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Degenerative joint disease, osteoarthrosis, and osteoarthritis are all the same disease characterized by the joint cartilage breakdown causing painful and stiff joints. Literally translated as inflammation of the joints, osteoarthritis is part of the family of diseases known as arthritis which refers to 100 various diseases. Osteoarthritis commonly causes disability. There is no cure for osteoarthritis, but there are effective treatment options.


Osteoarthritis often only strikes one joint, usually a joint that bear a lot of stress such as the hip, back, knee, or hand joints. Symptoms include pain, painful use of the joint, painful periods after the joint has been used, joint discomfort during significant changes in the weather, swelling in a joint, stiffness of the joint, bony lumps in the hand and finger joints, a decreased amount of joint flexibility.

The cartilage between joints is supposed to be smooth to allow joints to easily slide over it while in use. Over time some people lose this smoothness of the cartilage and there is a rough, sandpaper like appearance to the joints. This means that the joints can no longer slide gently over the cartilage.
Image: Osteoarthritis


This is osteoarthritis. The cause is time and age and the eventual wearing down of the joint’s cartilage, but it is not necessarily easy to indicate who will suffer from osteoarthritis and who won’t. Joint stress, injury, and heredity tend to play a role in these factors, but it is not an absolute.

Bony growth in osteoarthritis patients is the result of the body’s attempt to repair the joint. Instead of being able to repair the joint, the body makes it more difficult with the addition of these bony growths.


Risk factors for osteoarthritis include gender, as osteoarthritis strikes more females than male, age, as osteoarthritis is typically found in people over 45 years of age, joint injuries especially those related to sports, obesity, diseases that cause malformations or disfigurement of the bone structure, weakened quadriceps, and other forms of arthritis.
Image: Osteoarthrosis

Physical examinations can often determine the presence of osteoarthritis. In some cases a physician may take a list of physical complaints, a physical examination, blood tests which rule out other varieties of arthritis, X-rays, MRI, and other various imaging techniques to determine the presence of osteoarthritis. Imaging can reveal the cartilage loss and the development of boney growth which is indicative of osteoarthritis.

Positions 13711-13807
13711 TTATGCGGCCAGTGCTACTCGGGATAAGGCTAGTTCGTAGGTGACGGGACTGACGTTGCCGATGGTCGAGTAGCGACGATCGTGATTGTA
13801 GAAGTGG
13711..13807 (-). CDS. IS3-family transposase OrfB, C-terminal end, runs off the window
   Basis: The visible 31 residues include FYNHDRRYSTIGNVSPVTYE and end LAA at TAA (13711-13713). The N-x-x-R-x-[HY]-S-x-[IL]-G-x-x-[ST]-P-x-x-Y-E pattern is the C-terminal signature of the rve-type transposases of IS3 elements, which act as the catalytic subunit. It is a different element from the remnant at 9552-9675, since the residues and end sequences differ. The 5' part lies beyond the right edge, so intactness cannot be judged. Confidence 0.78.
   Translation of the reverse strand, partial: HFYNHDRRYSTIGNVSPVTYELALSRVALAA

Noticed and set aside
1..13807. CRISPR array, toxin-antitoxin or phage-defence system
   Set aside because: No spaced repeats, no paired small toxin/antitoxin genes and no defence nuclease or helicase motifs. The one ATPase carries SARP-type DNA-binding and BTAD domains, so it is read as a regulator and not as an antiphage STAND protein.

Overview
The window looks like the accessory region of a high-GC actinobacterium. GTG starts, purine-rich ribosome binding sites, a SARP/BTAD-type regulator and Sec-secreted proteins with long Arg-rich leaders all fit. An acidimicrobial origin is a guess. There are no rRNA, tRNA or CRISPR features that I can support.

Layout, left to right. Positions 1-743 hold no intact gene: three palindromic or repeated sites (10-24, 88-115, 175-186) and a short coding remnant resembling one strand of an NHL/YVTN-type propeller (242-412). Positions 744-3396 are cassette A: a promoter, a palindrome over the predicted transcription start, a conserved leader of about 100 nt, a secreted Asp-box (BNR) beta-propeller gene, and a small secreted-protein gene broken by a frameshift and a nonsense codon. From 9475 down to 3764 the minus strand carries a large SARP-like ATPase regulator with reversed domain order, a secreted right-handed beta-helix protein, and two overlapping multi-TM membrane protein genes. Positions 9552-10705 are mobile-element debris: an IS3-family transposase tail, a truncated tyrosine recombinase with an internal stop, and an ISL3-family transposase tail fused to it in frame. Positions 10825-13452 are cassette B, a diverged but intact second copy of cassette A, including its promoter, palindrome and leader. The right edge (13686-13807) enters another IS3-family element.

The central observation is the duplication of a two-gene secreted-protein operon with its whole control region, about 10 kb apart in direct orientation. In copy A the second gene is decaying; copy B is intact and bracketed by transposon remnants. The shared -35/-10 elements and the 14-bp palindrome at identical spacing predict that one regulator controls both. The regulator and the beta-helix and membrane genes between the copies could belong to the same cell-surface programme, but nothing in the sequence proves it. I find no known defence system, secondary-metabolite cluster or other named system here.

The greatest complication related to osteoarthritis is pain, as often the pain can be so detrimental that it is crippling and prevents mobility or the use of the joint. It is not uncommon for a patient to experience acute and intense pain for the first year of living with osteoarthritis only to have it diminish to reasonable levels. Pain medications are often more intense for the first year of living with osteoarthritis but can cause complications of their own if used for too long. Thus, pain medications are only used when absolutely necessary.


There is no actual cure for osteoarthritis, although there are treatment options available. When the pain is intolerable for more than a year, most physicians recommend replacing the joint. Joint replacement technology has improved dramatically over the past few years and most joint replacements have been done with wonderful success. Other pain relieving options include topical pain relievers, some of which are prescription strength, NSAIDS to help with both the pain and the inflammation, as well as other over the counter pain relievers. Corticosteroid injections can often relieve joint pain for a reasonable amount of time, but are not typically used as a regular therapy for more than a period of one or two years. Low dose antidepressants have been proven to relieve pain without the side effects of narcotics. These medications are prescribed in doses low enough to prevent the effects of antidepressants while still providing pain relief. There are some anticonvulsants that will provide the same type of pain relief even if the patient has no signs of depression or seizures.

Fusing bones, repositioning bones, and scraping out joints are also common surgical procedures used in the treatment of osteoarthritis. These procedures are often done in people under 60 who would otherwise require a joint replacement. Because joint replacements are only equipped to last between ten and fifteen years, it is not uncommon to try to correct the problem with a variety of surgical procedures first.

Proper nutrition, the application of heat, therapeutic massage, healthy weight loss, daily exercise, and proper footwear can all have a positive impact on joints that are inflamed form osteoarthritis. Applying cold compresses to flare ups can help alleviate overuse pain. Though arthritis of any type can be very painful, sitting still and doing nothing can make the pain of osteoarthritis much worse.
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Medication commonly used for these disease:

drugs Osteoarthritis drugs